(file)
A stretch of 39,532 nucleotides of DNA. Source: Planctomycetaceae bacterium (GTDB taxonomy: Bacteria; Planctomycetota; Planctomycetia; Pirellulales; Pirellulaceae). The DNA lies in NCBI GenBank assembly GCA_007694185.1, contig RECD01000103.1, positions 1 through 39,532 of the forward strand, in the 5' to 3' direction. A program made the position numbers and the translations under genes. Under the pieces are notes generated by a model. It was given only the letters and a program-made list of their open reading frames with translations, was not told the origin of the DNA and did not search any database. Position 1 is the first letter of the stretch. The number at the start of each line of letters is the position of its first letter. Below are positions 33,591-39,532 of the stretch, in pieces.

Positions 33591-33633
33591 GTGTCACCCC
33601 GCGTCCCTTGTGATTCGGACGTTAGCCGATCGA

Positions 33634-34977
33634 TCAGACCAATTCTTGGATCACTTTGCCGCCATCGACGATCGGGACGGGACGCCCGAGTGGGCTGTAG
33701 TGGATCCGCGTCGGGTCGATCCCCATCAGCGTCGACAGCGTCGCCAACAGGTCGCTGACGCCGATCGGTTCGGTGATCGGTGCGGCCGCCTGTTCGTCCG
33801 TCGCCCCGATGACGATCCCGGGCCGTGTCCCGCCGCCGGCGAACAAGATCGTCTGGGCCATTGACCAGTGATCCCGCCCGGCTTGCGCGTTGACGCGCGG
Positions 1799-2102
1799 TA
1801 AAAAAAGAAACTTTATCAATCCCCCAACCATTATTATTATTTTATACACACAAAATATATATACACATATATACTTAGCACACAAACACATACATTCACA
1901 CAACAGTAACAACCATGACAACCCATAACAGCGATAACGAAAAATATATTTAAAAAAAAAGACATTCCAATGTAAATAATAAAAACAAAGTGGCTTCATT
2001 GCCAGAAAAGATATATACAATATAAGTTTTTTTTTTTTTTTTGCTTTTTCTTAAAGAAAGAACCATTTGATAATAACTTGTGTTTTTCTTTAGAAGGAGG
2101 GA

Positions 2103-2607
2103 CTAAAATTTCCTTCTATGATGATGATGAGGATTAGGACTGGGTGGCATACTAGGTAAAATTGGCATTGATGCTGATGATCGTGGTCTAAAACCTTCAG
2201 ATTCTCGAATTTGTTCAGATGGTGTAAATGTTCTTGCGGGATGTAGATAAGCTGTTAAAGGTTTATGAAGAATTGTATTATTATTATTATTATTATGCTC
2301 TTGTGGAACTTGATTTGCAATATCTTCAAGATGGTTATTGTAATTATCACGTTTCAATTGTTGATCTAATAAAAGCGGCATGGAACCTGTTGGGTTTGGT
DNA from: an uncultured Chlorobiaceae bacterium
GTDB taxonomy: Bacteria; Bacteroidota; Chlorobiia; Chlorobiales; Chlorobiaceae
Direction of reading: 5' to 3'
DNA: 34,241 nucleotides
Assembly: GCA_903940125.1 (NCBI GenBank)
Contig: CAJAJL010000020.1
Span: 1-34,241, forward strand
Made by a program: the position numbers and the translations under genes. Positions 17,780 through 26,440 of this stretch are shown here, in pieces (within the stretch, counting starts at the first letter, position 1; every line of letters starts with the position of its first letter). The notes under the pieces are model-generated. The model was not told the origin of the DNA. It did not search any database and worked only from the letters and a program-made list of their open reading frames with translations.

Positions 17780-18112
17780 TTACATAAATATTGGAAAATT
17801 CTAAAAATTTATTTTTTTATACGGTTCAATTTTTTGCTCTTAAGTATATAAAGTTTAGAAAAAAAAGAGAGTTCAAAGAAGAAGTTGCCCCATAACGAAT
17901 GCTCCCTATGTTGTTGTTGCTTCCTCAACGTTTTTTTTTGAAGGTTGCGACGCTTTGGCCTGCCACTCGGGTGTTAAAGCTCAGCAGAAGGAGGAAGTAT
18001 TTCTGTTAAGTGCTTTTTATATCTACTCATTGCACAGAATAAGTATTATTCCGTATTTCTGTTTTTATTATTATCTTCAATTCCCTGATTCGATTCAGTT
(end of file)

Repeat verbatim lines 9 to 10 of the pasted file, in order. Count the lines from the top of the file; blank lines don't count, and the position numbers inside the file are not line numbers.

Positions 1799-2102
1799 TA